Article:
This is more bad news. As Drucker, Buffet and many others have said CEO overpayment is bad for companies, workers and shareholders. Even when they are fired they often take away tens of millions of dollars. Absolutely ridiculous. I sure hope the bubble of CEO pay bursts soon – the only suitable comparison this century is the internet stock bubble. But every year it just gets worse. I would add overpaying CEO’s to Deming’s seven deadly diseases of western management.

Related: Excessive Executive PayWarren Buffet on ridiculously out of line executive compensationExcessive CEO PayMore on Obscene CEO Compensation

Excessive CEO Pay

Overpaid CEOs and Underpaid Managers: Fairness and Executive Compensation by James B. Wade, Charles A. O’Reilly, III and Timothy G. Pollock:

We also find evidence suggesting that CEOs serve as a key referent for employees in determining whether their own situation is “fair,” and this influences their reactions to their own compensation. More specifically, we find that when lower-level managers are underpaid relative to the CEO, that is, underpaid more than the CEO or overpaid less, they are more likely to leave the organization.

Essentially if the CEO is extremely overpaid, even if other executives and managers are overpaid (compared to those outside the company) the others feel they are not being treated fairly and turnover increases. Their data is from the 1980’s and they argue (sensibly to me) that the effects may be larger now. We have all seen CEO pay become much more excessive in the last few decades. That fact, convinced Drucker that the issue of unfair CEO pay demanded very strong denunciation from him over the last decade of his life.

Related: Excessive Executive PayMore on Obscene CEO PayWarren Buffett’s Shareholder LetterManagement Guru Peter Drucker 1909-2005Trust: Respect for PeopleDrucker Opinion Essays from the WSJToyota’s CEO ethical pay:

In a reflection of Toyota’s team-oriented approach, its executive pay is paltry by U.S. standards. Analyst Ron Tadross at Banc of America Securities estimates the total annual compensation of Toyota’s CEO at under $1 million – about as much as a vice president at GM or Ford Motor Co. makes in a good year.

CEO’s that take such unethical large pay today are the robber barons of today and will deserve the judgement of history for the actions they take (I would imagine they are perfectly happy to take the money now and worry about opinions later). And those that approve such pay also deserve sharp criticism.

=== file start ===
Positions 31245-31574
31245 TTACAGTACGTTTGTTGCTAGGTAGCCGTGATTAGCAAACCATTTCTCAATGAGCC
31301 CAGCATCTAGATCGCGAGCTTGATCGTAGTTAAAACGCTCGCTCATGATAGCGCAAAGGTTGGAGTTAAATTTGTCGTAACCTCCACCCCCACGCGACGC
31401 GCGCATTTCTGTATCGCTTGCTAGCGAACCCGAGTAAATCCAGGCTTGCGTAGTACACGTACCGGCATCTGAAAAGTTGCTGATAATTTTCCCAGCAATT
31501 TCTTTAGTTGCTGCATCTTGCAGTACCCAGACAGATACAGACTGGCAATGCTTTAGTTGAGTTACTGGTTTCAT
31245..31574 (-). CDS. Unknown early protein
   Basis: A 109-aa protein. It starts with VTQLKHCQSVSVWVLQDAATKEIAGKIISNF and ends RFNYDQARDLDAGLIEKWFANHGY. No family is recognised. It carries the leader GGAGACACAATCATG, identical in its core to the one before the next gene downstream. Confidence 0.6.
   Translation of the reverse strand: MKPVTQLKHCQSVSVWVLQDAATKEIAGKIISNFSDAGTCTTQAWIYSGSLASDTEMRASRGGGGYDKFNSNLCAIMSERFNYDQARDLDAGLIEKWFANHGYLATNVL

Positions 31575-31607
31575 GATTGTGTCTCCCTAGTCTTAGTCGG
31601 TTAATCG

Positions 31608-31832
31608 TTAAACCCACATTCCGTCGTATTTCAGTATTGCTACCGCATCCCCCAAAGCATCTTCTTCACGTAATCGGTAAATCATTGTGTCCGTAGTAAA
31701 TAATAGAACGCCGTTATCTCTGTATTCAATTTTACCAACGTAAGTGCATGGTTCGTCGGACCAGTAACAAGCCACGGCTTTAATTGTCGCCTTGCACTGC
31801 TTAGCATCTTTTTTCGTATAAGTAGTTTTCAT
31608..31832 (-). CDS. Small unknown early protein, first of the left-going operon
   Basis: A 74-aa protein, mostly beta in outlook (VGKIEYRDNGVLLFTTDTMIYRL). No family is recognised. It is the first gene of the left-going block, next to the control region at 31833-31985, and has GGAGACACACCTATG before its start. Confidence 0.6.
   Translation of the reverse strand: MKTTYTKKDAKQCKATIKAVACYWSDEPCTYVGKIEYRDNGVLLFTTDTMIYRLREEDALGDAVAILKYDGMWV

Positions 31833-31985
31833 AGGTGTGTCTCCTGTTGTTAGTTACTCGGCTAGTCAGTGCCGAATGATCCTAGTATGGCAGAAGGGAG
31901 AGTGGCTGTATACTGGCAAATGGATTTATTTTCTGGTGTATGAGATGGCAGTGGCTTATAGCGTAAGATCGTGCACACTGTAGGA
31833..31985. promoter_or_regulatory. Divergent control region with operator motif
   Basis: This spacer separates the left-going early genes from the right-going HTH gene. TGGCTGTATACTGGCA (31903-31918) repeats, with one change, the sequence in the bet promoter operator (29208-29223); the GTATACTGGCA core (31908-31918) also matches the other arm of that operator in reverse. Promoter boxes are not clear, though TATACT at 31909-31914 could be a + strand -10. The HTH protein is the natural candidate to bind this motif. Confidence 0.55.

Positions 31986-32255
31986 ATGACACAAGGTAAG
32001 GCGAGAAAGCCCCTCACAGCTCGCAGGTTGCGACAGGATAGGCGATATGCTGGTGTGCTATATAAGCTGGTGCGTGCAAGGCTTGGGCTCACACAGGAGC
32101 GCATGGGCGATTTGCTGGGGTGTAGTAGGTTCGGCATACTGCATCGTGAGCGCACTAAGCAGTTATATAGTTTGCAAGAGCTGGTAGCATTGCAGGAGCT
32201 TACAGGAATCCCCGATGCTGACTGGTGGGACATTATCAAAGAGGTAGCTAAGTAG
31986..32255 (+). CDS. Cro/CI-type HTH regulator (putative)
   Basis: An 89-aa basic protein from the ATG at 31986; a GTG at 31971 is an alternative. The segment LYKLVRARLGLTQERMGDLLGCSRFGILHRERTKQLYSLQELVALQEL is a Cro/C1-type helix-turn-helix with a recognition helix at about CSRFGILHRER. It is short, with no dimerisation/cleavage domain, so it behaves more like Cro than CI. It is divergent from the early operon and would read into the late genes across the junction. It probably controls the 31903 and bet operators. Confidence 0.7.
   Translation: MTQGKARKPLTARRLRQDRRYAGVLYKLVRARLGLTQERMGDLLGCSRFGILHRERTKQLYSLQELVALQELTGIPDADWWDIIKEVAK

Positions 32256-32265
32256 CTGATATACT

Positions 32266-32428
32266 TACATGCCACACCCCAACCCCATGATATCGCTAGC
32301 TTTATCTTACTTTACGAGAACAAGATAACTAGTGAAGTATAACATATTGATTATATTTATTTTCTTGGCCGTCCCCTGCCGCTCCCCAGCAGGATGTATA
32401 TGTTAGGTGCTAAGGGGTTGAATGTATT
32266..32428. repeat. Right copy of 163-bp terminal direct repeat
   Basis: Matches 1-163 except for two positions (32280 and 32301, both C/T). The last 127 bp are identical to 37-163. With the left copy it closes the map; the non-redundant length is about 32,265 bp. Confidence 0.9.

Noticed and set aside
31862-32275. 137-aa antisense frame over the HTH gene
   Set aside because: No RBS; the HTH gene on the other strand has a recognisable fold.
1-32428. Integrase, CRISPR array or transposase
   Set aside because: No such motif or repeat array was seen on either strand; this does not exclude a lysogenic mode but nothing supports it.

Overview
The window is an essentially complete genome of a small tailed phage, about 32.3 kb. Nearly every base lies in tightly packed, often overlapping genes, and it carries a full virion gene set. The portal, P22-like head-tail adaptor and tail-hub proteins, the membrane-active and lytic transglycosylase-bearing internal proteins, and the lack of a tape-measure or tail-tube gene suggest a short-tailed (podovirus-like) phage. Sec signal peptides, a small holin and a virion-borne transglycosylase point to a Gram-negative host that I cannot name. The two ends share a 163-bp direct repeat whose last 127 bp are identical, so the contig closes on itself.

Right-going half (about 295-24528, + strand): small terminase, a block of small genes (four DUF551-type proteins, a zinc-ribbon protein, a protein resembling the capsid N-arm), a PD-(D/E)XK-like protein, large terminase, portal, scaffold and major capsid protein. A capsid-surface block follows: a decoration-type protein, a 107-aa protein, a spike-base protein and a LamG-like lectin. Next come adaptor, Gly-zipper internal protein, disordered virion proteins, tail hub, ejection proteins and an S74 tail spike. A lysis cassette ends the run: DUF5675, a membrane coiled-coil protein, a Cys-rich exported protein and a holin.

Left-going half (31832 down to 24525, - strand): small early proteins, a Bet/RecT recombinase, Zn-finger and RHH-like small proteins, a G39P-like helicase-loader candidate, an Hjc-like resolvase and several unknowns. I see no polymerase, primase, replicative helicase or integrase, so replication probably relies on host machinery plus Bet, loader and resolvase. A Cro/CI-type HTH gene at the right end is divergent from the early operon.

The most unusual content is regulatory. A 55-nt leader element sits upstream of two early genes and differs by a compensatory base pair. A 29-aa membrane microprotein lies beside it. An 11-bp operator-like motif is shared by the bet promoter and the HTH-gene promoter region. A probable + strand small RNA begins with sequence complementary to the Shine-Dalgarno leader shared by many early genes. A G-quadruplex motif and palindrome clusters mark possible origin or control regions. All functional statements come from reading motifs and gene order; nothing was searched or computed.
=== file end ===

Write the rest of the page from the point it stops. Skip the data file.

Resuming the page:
Intellectual Property Rights and Innovation

How intellectual property influences innovation and growth in the economy depends on the application of intellectual property law. No intellectual property (IP) rights would hinder innovation. Complicated application of confusing and overreaching IP rights also hinders innovation. Now I see the USA systems as having overreaching claims of IP rights, IP rights granted for obvious ideas which then are used to extort those actually producing value and overall a system much in need of improvement.

Lawrence Lessig does the best job of presenting the value of improving our application of IP law.

Related: The Patent System Needs to be Significantly ImprovedPatent Review Innovation – Is the US Patent System Endangering American Innovation? [the broken link was removed] – Do Intellectual Property Rights Help or Hinder Innovation? [the broken link was removed] by Amy Rowell

PBS Documentary: Improving Hospitals

Clare Crawford-Mason and Llyod Dobyns have teamed up on a new documentary. Previously they created If Japan Can-Why Can’t We? and the Deming Library Tapes.

Good News – How Hospitals Heal Themselves (broken link was removed)
A One-Hour Documentary Airing on Public Television Spring/Summer 2006
Reported by Former NBC Anchor Lloyd Dobyns

This rare good news documentary reports on a surprising solution to escalating costs, unnecessary deaths and waste in America’s hospitals. Doctors and nurses tell how they did their best, working overtime, while hospital conditions worsened. They were delighted to learn a new way to improve patient care dramatically and reduce unnecessary deaths, suffering, errors, infections and costs without additional resources or government regulations.
Continue reading

Innovation and Creative Commons

Creative Commons is a license that lets the creators of intellectual property clearly define how that property may be used by others. Partially this license is a reaction to the poor way copyright law is being viewed today (see links below).

Partially it is tool that gives creators a way to provide for more interaction with their ideas. And this interaction is a great way to market, in the right circumstances. More managers should be thinking about how their organizations can use this tool to improve performance.

A great example is found in this Wired article, Open Source Opens Doors to SNL [the broken link was removed]:

Live from New York, it’s — three comic talents who first made a name for themselves on the internet.

Andy Samberg will become a performing member of Saturday Night Live’s 31st season cast debuting Oct. 1, while Jorma Taccone and Akiva Schaffer have joined the show as writers. But all three got their first big break online, thanks in part to the viral popularity of video shorts they released on the net. In a move that may have helped fuel rapid grass-roots distribution, the comics released their work under Creative Commons licenses, which essentially let anyone copy a given work for free provided that person doesn’t try to profit from it.

This was an effective strategy to get their work into the public eye and market themselves.

Copyright background links:

Update: Learn more on the new deadly disease (systemic impediments to innovation through systemic copyright and patents failures).